A new passenger terminal and administration building, funded by a bond issue, was dedicated in 1931 by Chicago mayor Anton Cermak, and in the following year Midway Airport earned the title of "World's Busiest" with over 100,846 passengers riding on 60,947 flights. During some years thereafter New York's airport (Newark, then LaGuardia) was the busiest airline airport in the United States, but Midway passed LaGuardia in the early 1950s and retained the title until O'Hare claimed it in 1961.
In 1941, Midway Airport joined World War II efforts because of its long runways and mid-continent position. The war years proved to be a boon for Midway, which saw new construction funded in part by $1 million in federal monies from the Works Progress Administration, and work on additional runways moved forward in 1941 when a court ordered the Chicago and Western Indiana Railroad to reroute tracks in the vicinity of the airfield. Midway handled a full 25% of the nation's 417,000 passengers during that year.
The airport was officially renamed on July 8, 1949 by a unanimous vote in the City Council to "Chicago Midway Airport" in honor of the World War II Battle of Midway – not after Midway Airlines, as many have believed, nor because the airport is located at the west end of 59th Street (the eastern end of which is part of Chicago's historic Midway Plaisance). Midway saw 3.2 million passengers carried on 223,000 flights during 1949. The number of passengers rose to 3.5 million the next year and reached a height of 10 million in 1959. This video of Chicago Midway Airport in 1954 shows the increase in traffic that Midway Airport experienced throughout the 1950s.
The April 1957 OAG shows 414 weekday fixed-wing departures from Midway: 83 American, 83 United, 56 TWA, 40 Capital, 35 North Central, 28 Delta, 27 Eastern, 22 Northwest, 19 Ozark, 11 Braniff, 5 Trans-Canada and 5 Lake Central. Air France, Lufthansa and REAL (of Brazil) had a few flights a week.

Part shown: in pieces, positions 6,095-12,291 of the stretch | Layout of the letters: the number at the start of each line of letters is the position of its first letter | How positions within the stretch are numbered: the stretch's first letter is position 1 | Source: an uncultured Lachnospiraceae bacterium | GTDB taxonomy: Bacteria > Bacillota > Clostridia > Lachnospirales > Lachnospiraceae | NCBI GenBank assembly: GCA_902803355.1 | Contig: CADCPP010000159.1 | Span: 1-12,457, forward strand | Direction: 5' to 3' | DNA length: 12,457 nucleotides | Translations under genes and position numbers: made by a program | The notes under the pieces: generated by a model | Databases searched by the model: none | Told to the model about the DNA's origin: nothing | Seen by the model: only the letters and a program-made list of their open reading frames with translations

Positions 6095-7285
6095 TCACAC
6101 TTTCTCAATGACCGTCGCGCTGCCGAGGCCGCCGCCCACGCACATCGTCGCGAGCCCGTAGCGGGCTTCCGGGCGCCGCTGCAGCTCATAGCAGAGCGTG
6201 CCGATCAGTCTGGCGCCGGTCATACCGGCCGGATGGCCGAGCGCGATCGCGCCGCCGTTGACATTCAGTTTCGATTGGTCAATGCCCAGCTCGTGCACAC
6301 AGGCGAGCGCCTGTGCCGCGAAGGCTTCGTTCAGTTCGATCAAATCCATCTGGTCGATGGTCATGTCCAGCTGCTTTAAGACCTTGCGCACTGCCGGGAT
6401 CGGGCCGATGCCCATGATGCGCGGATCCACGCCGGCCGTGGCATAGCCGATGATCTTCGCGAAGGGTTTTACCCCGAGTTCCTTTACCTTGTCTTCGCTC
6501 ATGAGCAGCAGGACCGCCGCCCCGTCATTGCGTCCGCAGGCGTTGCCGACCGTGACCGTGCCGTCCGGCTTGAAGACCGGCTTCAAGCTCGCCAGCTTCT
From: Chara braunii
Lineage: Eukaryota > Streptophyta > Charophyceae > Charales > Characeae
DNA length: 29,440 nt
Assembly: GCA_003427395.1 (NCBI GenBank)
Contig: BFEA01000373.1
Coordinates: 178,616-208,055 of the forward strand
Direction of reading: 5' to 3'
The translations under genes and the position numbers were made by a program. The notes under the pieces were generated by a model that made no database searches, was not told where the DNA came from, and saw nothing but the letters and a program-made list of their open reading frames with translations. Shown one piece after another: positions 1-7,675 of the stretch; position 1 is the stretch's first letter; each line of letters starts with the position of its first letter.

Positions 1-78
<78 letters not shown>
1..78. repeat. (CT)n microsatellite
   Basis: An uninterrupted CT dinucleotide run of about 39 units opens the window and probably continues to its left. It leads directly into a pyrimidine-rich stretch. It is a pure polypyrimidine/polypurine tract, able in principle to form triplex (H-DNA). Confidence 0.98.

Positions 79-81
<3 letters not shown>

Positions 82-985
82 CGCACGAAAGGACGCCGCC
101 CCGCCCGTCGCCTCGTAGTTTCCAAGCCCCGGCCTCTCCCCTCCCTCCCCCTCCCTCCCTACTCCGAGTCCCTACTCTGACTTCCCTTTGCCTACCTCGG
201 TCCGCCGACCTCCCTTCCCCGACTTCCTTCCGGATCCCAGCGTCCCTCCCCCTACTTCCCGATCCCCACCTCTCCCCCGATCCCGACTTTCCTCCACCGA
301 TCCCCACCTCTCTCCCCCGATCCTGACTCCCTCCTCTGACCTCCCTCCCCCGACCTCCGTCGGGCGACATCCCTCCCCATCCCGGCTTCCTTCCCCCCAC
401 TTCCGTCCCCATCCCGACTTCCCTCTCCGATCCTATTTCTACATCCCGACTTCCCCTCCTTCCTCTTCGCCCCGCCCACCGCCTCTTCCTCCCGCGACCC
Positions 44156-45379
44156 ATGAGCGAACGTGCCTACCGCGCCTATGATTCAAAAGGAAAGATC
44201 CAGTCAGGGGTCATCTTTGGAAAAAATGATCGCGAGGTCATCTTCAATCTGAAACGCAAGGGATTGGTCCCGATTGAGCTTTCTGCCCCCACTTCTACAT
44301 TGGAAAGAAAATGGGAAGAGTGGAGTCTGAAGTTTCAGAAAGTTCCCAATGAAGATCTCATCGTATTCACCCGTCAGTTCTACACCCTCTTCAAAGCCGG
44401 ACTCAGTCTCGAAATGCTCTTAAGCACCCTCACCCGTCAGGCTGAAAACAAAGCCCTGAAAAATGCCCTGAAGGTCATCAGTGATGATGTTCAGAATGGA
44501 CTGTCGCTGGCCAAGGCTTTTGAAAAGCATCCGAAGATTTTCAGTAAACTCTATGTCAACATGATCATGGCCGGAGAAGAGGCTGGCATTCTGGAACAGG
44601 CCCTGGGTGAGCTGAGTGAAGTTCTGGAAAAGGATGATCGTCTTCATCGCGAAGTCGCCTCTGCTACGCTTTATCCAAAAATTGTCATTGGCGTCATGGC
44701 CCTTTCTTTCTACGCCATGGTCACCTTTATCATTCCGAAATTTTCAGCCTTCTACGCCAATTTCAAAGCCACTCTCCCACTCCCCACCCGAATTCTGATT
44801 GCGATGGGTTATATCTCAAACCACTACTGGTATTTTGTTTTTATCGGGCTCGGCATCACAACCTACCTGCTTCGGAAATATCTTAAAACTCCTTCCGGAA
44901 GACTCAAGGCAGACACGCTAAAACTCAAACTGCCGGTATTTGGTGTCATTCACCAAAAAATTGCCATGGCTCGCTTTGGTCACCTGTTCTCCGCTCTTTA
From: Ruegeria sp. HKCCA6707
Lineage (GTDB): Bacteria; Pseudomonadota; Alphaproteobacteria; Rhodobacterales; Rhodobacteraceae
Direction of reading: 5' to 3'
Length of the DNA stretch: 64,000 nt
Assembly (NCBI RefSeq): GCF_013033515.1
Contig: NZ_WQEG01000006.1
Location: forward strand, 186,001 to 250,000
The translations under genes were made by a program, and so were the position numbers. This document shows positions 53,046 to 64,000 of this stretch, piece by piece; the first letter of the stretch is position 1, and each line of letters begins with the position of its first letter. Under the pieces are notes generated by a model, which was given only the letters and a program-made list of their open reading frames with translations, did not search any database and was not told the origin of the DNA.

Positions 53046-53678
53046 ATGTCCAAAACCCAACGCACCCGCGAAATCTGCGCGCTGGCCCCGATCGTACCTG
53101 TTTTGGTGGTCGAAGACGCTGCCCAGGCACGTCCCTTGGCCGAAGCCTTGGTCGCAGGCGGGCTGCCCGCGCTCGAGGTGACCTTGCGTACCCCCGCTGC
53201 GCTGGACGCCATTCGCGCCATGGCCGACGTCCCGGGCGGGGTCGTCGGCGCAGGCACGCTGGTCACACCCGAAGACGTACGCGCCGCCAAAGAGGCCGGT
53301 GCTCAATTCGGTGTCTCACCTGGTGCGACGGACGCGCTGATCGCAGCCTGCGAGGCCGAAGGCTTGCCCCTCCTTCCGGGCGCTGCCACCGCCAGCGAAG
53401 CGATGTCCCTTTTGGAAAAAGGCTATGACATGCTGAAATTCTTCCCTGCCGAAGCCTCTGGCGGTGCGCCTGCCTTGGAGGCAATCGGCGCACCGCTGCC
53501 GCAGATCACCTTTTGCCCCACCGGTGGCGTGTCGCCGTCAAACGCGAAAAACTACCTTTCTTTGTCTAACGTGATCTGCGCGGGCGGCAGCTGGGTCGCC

But Midway was running out of room, and in any case could not handle the 707 and DC-8 jetliners that began appearing in 1959; every Chicago jet flight had to use O'Hare, which had opened to the airlines in 1955. Electras and Viscounts could have continued to fly out of Midway, but O'Hare's capacious new terminal opened in 1962, allowing airlines to consolidate their flights. Midway had no major airline service from 1962 until the 727 appeared in 1964. In August 1966 a total of four fixed-wing arrivals were scheduled, all United: three 727s from Baltimore and one from La Guardia.
Post-O'Hare reconstruction (1963–1993)
By 1967, reconstruction had begun at the airport, adding three new concourses with 28 gates and three ticket counters, and in 1968 the city invested $10 million in renovation funds. The funds partly supported construction of the Stevenson Expressway, which proved to be a major route for passengers to the airport, and Midway saw the return of major airlines during that year, serving 1,663,074 passengers on more than 274,062 flights, aided in part by the introduction of jets, such as the McDonnell Douglas DC-9, Boeing 727, and Boeing 737, that were capable of using Midway's shorter runways, which the Boeing 707 and Douglas DC-8 could not.
In 1979, Midway Airlines began operations, the first to do so after the Airline Deregulation Act of 1978, and went on to become the flagship carrier at Midway before ending its operations in 1991. Midway Airlines helped revitalize the airport and led the way for other discount carriers, who benefited from Midway's lower costs and close proximity to Chicago's Loop, to prosper. Southwest Airlines, which began operations at Midway in 1985, was one such beneficiary. Three years earlier, in 1982, the City of Chicago purchased Midway Airport from the Chicago Board of Education for $16 million.
The Chicago Transit Authority displaced the original location of the Carlton Midway Inn to open a new CTA terminal at the airport on October 31, 1993 for the newly established Chicago 'L' Orange Line, which connected Midway to Chicago's Loop. The CTA's Orange Line connects Midway to downtown Chicago via elevated train transportation. Midway Airport is the terminus of the line, which traverses the southwest portion of the city before ending up in the Loop and cycling back to Midway again. The Orange Line does not run 24 hours a day (unlike the Blue Line, which provides 24-hour service to O'Hare & the Red Line), but does operate extensive hours from about 4:00 A.M. to 1:00 A.M., running at an average of 8-minute intervals. The train journey from Midway Airport to the Loop takes 25 minutes.